The advocates hope they can establish the fund during the 30-day budget amendment process. If that effort is unsuccessful, they will seek funds through the One House budget. Governor Hochul’s office did not respond to Gay City News when asked about the initiative.

The LGBT Community Center, Equality New York, Albany Damien Center, and Princess Janae Place are among organizations helping to generate momentum for the initiative.

Notably, at least a dozen elected officials are also supporting the effort — including five out elected officials: Assemblymembers Jessica González-Rojas of Queens, Daniel O’Donnell of Manhattan, and Harry Bronson of Rochester, as well as State Senators Jabari Brisport of Brooklyn and Brad Hoylman of Manhattan. Others on the list include Assemblymembers Nathalia Fernandez and Karines Reyes of the Bronx, Catalina Cruz of Queens, and Linda B. Rosenthal and Harvey Epstein of Manhattan, in addition to State Senators Julia Salazar of Brooklyn and Robert Jackson of Manhattan.

“Properly funding the work of transgender, gender-nonconforming, and intersex-led organizations would be a life-saving measure for innumerable New Yorkers,” Hoylman, who helped lead the push to repeal the state’s so-called Walking While Trans ban, told Gay City News on January 21. “I strongly support efforts to include a Transgender Wellness & Equity Fund in this year’s budget, just like [it] was done last year in California. I congratulate Elisa Crespo and the New Pride Agenda for this important initiative.”

Brisport agreed, emphasizing that it is the state’s duty to use such a fund to fight back against transphobia.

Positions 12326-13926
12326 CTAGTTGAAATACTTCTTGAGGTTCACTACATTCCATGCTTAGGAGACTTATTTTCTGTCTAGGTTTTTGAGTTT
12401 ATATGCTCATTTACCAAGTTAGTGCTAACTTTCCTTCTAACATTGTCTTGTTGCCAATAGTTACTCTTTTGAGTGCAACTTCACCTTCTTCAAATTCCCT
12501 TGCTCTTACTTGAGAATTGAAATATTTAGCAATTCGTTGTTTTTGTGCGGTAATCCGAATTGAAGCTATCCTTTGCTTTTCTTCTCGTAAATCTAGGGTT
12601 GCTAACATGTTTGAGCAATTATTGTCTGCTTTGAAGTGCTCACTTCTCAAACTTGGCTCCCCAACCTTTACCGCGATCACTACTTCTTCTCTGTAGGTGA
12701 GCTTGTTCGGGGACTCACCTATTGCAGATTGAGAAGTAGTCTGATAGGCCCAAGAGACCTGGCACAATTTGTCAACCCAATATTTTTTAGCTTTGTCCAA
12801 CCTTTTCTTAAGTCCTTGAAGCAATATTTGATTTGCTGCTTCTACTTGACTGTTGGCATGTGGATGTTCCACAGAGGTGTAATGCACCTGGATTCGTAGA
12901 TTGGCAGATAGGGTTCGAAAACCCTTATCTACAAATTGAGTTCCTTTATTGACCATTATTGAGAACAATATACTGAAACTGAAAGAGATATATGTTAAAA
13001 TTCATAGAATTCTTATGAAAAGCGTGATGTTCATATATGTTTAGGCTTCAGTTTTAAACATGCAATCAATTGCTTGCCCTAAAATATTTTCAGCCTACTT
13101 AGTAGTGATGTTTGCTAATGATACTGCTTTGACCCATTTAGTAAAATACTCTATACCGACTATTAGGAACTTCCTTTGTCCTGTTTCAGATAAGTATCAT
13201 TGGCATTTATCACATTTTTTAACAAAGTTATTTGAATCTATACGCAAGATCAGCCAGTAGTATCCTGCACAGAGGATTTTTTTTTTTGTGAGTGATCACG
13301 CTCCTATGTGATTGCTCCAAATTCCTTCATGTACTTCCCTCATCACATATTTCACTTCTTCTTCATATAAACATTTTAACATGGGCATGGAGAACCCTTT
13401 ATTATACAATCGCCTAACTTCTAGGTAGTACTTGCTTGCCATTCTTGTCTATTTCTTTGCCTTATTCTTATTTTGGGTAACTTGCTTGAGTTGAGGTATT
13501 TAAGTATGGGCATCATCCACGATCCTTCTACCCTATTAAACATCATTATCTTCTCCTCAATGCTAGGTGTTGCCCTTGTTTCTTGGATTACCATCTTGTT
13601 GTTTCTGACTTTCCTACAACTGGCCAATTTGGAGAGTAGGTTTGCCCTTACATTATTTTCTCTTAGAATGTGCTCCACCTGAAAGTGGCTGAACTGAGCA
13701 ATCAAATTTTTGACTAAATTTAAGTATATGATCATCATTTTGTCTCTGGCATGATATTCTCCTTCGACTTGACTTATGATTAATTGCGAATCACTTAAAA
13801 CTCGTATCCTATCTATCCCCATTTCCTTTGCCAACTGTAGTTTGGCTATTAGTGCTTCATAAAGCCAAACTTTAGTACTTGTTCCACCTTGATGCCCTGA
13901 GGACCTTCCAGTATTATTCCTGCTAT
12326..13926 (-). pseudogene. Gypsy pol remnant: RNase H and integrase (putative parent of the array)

“New York has both the opportunity and the responsibility to not merely reject the wave of anti-trans legislation sweeping other states — but also to actively combat the systemic marginalization of transgender and gender non-conforming people,” Brisport said in a written statement to Gay City News. “A New York TGNC Wellness & Equity Fund is long overdue.”

A spokesperson for O’Donnell echoed that sentiment and said organizations serving trans, gender non-conforming, and intersex New Yorkers are “chronically underfunded.”

“The increased pressure of responding to COVID-19 has only further strained the resources of these groups,” O’Donnell’s office told Gay City News. “Committing to an equitable pandemic recovery means we must explore all avenues to lower the barriers that the TGNC community faces in securing quality healthcare, housing, and economic opportunity… [O’Donnell] is fully committed to working with lawmakers and advocates to ensure these organizations have the necessary funding to serve more New Yorkers in need.”

Bronson, when reached for comment on January 25, expressed support for the initiative and stressed that more work is required to address the needs of the community.

“For too many years and too many bruised and bloody bodies, this country and state has turned a blind eye toward transgender, gender non-binary, and intersex people,” Bronson said. “I am proud to join the network in the request for funding to provide better medical health services, mental health programs, housing and more. The TGNC Wellness and Equity Fund will help give people the resources to seek out solutions to common concerns, and to make the family of New York a welcoming and inclusive community.”

Out lesbian Assemblymember Deborah Glick did not provide a response to a request for comment.